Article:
Computer Simulation of the Evolution of Religious Belief

TOPIC: evolution of religion

Adding to the general melee that is the debate about the evolution of religious belief, here's some stimulating news about a computer simulation created by evolutionary anthropologist James Dow (Oakland University in Rochester, Mi):

and the original research paper can be found here: Is Religion an Evolutionary Adaptation?

I'll take some time soon to blog more carefully on the original paper, but immediately tantalizing was the general concept: a computer simulation of interactions between "believers" and "non-believers," with the believers eventually flourishing! How cool … but of course this all depends on the assumptions built into the simulation. How were "believers" and "non-believers" defined? What type of interactions were being modeled? And how was adaptive fitness defined?

Dow used a co-evolutionary agent-based model allowing for influences of both genetically determined behavior and learned behavior. Dow explains that

The model does not include a large external storehouse of cultural memory, such as books or databases, from which agents learn. Therefore, it is more applicable to an early, pre-literate culture than to a modern civilization. The brain underwent most of its evolution when people lived such cultures. [§2.4]

The simulated agents have both inherited and learned capacities to communicate "real information" vs. "unreal information." The assumptions here are that:

Real communication carries information about the environment that the receiver can use to increase its fitness. Unreal communication carries no information about the environment and may decrease the fitness of the receiver by diverting its attention. Religious communication is of the unreal type. Although religious communication has benefits, these have nothing to do with the information in the communication. It is precisely the lack of material real-world information that defines religious belief. The simulation examines how unreal communication can evolve by means of social selection. [§2.5]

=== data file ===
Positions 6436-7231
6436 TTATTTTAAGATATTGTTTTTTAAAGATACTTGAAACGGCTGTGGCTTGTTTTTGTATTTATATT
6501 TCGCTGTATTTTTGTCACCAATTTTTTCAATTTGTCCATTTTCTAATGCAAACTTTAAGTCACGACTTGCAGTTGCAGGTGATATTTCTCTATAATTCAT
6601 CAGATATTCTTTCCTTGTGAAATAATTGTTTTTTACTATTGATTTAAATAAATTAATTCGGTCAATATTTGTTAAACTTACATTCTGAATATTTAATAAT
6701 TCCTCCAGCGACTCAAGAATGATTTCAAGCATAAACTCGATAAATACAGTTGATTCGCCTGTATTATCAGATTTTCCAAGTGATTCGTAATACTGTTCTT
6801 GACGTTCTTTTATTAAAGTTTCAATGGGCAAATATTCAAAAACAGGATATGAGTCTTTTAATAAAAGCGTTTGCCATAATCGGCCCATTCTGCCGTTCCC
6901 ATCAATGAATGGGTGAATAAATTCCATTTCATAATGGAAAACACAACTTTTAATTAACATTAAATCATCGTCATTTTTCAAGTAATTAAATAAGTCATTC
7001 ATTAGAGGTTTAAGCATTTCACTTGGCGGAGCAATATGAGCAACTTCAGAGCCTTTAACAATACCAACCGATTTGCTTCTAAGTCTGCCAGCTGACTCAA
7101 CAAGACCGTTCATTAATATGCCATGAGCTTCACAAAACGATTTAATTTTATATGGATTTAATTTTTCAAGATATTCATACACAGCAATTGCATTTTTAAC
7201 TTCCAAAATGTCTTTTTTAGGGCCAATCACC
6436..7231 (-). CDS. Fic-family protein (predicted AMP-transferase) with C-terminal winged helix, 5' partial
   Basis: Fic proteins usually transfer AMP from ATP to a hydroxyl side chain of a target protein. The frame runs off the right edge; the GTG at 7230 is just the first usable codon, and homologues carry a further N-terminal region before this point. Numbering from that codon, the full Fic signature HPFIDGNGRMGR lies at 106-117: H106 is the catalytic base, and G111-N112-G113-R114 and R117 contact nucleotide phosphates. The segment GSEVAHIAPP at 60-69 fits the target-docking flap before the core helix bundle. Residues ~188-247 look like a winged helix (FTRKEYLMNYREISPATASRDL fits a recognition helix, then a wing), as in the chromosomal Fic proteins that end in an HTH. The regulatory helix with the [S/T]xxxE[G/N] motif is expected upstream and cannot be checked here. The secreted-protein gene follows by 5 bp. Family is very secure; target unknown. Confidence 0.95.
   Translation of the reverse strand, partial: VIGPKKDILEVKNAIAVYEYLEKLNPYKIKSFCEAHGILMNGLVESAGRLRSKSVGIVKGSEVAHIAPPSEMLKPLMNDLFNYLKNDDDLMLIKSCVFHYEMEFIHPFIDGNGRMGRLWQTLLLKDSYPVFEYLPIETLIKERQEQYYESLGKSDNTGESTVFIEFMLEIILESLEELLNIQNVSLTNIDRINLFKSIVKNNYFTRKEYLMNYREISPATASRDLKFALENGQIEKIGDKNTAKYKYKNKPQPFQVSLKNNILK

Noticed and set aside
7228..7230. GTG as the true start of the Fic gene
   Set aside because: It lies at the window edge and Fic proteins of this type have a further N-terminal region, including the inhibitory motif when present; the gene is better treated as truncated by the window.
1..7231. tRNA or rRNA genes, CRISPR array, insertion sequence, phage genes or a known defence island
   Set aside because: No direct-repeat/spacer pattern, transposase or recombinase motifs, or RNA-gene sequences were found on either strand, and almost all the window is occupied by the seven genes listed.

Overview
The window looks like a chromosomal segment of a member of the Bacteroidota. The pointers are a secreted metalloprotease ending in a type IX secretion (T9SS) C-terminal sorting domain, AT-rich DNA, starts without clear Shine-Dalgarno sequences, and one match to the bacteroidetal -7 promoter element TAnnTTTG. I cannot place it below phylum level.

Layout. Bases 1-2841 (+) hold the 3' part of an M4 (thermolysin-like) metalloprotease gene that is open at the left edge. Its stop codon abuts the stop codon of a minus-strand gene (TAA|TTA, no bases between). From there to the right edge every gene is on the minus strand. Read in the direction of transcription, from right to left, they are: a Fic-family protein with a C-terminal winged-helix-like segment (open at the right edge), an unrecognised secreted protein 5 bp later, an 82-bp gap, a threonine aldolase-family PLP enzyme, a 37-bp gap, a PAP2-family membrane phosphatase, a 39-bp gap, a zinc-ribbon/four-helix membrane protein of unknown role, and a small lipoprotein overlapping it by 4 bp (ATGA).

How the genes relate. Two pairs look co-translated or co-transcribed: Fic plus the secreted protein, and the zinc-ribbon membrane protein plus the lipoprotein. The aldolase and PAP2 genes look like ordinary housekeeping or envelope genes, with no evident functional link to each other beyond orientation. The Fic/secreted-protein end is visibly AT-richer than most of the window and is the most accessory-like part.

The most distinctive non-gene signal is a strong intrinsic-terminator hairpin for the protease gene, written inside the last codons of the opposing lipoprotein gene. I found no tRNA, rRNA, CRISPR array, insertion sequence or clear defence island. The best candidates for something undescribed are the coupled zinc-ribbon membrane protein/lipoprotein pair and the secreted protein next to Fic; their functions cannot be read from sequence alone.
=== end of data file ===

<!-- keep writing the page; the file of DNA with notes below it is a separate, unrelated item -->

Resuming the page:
So "believers" are essentially defined as communicators of unreal information, and eventually fitness is manifest in terms of the number of offspring an agent leaves when it dies. Agent fitness is affected in the simulation, though, through the complex interactions (communications) among the multiple agents. Basically: agents that receive real information increase in fitness; agents who receive unreal information decrease in fitness. But an agent's tendency to communicate either type of information is affected by the type of information being received from other agents, a form of cultural learning.

In most of the simulations, the general population increases and the non-believers dominate the believers — under these basic conditions, populations increase, but the gene frequencies for real communication rise and those for unreal communication fall.

The interesting variant occurs, prompting the article title and the pop media coverage, when Dow plays with the greenbeard parameter that determines with whom an agent communicates. [see the Green-beard effect on wikipedia]. The simulations mentioned so far used greenbeard = 0, designating that the agents with whom an agent communicates is chosen randomly from a uniform distribution of the agents (i.e. no agents are preferred for communication). When Dow incorporates the greenbeard effect, then "If one agent sees that another agent is more likely to communicate unreal information, it can select that agent as a recipient of its communication with a greater probability." Basically, Dow simulates a situation in which agents are more likely to communicate with agents that themselves are more likely to disseminate unreal information.

Under such conditions, we see the population of believer agents eventually thrive.

Now, why would one implement such a greenbeard effect in the simulation? That's not clear, and makes a nice topic for another post.

Related References

Dawkins, R. (1976) The Selfish Gene. New York: Oxford University Press.

Dow, James (2006). The Evolution of Religion: Three Anthropological Approaches. Method and Theory in the Study of Religion, 18(1), 67-91.

Dow, James (2007). A Scientific Definition of Religion. Anpere: Anthropological Perspectives on Religion <http://www.anpere.net/ccount/click.php?id=13>.

Dow, James (2008). Is religion an evolutionary adaptation? Journal of Artificial Societies and Social Simulation, 11(22) <http://jasss.soc.surrey.ac.uk/11/2/2.html>.